“I am on warfarin (Coumadin®). Can I donate blood?” No. A person on a blood thinner (anticoagulant), like warfarin, will not be accepted as a blood donor because of the risk of bleeding to him/her when the vein in the arm is entered with a big needle or venous catheter during the donation process. Being on aspirin or any other anti-platelet drug (Plavix®, Aggrenox®), however, is not a problem and patients on these drugs can donate blood.
Blood Clotting Disorder
“Can people with factor V Leiden or another blood clotting disorder (thrombophilia) donate blood?” Yes, individuals with factor V Leiden or any other thrombophilia can donate blood, platelets, or blood plasma. There are no problems. However, if a person with factor V Leiden or another thrombophilia is on warfarin, he/she will not be accepted as a blood donor as discussed above.
Red Cross Guidelines for Donating Blood
The Red Cross eligibility guidelines can be found in detail here. The essentials of these policies are:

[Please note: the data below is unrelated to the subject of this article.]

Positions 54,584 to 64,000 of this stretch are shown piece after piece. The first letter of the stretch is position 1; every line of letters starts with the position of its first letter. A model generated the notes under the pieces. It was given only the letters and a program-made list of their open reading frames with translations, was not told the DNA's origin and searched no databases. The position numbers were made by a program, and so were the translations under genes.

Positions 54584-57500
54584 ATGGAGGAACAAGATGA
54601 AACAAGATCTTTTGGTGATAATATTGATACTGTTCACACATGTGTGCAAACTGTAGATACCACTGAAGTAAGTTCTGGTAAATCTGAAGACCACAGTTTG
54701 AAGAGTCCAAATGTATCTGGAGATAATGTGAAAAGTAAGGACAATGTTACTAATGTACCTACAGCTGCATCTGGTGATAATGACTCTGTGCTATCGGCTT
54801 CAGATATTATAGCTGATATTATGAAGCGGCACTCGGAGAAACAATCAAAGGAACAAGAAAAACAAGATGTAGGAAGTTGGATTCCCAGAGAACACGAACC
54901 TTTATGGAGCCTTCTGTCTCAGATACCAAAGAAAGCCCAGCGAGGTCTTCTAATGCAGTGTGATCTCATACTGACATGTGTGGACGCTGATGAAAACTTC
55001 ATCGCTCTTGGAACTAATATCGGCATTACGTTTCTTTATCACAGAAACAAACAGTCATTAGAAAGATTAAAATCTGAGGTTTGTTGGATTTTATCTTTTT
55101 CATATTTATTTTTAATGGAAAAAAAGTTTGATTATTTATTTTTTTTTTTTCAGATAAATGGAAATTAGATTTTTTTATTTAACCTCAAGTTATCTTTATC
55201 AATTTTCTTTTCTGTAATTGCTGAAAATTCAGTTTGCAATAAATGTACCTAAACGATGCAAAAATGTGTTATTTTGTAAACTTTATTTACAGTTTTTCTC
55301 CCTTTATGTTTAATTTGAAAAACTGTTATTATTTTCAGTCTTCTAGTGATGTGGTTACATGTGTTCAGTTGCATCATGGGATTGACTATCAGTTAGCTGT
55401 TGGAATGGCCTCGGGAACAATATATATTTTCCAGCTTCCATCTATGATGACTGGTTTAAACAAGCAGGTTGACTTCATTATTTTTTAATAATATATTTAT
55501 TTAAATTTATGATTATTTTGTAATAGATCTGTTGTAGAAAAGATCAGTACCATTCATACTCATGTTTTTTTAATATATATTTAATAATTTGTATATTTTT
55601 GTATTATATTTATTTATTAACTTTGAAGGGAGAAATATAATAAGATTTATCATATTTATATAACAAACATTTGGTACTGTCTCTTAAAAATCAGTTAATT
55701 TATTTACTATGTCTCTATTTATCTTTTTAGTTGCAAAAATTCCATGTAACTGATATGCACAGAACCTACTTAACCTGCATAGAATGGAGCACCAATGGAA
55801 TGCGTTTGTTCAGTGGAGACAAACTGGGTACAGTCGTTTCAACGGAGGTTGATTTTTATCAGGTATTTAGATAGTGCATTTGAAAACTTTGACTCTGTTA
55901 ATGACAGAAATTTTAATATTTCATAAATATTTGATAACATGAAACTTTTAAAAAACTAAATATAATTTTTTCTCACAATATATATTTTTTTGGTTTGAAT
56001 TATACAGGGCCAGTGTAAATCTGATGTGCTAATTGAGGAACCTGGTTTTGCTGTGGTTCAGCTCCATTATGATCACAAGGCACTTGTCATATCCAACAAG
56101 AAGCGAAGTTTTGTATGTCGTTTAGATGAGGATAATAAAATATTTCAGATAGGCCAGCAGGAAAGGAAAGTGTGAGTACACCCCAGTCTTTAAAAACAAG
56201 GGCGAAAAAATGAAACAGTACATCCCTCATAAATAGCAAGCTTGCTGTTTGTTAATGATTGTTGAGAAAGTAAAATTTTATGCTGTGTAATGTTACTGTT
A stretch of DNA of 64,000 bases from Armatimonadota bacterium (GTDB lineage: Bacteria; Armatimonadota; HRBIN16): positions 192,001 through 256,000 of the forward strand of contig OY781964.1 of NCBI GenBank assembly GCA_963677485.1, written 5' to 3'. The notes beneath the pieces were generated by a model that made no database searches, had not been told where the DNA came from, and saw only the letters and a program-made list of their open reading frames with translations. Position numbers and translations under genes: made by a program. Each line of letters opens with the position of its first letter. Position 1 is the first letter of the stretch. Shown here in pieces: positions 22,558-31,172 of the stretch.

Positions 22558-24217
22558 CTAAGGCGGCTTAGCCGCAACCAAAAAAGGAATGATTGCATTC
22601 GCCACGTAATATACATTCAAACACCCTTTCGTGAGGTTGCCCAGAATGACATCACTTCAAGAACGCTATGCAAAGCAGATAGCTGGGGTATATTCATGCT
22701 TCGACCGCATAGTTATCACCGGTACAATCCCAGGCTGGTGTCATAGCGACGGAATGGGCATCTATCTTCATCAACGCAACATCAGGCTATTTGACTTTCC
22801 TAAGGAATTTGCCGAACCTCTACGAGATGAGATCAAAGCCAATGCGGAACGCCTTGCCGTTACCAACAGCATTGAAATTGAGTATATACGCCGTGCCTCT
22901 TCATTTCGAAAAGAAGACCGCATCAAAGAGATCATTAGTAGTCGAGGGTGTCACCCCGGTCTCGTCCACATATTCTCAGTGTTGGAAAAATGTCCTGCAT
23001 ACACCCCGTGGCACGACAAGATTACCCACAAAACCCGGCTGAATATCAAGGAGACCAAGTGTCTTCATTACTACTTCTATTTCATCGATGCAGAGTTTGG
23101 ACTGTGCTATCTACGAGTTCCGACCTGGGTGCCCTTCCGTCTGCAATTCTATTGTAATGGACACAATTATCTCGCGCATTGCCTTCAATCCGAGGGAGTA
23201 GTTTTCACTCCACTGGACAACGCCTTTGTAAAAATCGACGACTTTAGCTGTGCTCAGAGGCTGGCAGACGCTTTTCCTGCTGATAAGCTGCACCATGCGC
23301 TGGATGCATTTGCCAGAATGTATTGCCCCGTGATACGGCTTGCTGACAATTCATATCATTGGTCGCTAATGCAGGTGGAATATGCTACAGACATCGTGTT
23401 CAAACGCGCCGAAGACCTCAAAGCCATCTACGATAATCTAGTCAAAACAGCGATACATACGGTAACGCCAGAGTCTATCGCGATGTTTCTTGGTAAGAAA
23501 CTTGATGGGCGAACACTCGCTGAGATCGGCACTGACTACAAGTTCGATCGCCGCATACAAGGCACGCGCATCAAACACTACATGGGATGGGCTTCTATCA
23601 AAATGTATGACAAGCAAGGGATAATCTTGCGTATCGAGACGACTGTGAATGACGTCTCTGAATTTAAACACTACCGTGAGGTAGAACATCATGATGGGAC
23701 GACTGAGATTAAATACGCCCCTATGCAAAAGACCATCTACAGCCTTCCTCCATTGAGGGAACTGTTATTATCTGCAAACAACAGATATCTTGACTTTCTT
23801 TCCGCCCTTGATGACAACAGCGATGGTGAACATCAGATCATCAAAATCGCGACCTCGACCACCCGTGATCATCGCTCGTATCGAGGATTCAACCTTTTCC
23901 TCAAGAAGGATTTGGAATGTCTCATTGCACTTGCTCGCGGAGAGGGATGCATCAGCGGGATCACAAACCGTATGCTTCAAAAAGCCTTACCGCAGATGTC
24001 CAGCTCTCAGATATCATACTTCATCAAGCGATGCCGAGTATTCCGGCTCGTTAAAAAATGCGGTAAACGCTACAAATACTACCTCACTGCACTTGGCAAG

- Aspirin: You can donate blood and plasma while on aspirin. However, for platelet donation (by apheresis): wait 48 hours after taking aspirin or any medication containing aspirin before donating.
- Plavix® (Clopidogrel): You can donate blood while on Plavix®. However, for platelet donation (by apheresis): wait 14 days after taking Plavix® before donating.
- Coumadin® (warfarin), heparin or other prescription blood thinners (such as Lovenox®, Fragmin®, Innohep®, Arixtra®, Pradaxa®, etc.) you should not donate. If you discontinue your blood thinners, wait 7 days before returning to donate.
Individuals with clotting disorders (thrombophilias) are not excluded from being organ donors and should, in my opinion, be donors. There are only few absolute exclusions (such as HIV infection or active cancer), but clotting disorders are not exclusion criteria (link here). There are some special circumstances that warrant discussion between a patient with thrombophilia and his/her health care provider:
- The donor who has a thrombophilia would pass the thrombophilia on in the case of a liver donation (as the clotting factors are made in the liver). However, this likely will not be of any relevance, except possibly in the case of a strong thrombophilia (such as antithrombin deficiency, protein C deficiency, homozygous factor V Leiden, or a combination of having both factor V Leiden and the prothrombin 20210 mutation at the same time).
- Organ transplantation from a donor who has a mild clotting disorder (such as heterozygous factor V Leiden or heterozygous prothrombin 20210 mutation) would, in the majority of cases, not cause any negative effects on the recipient.
Last updated: Oct 12th, 2011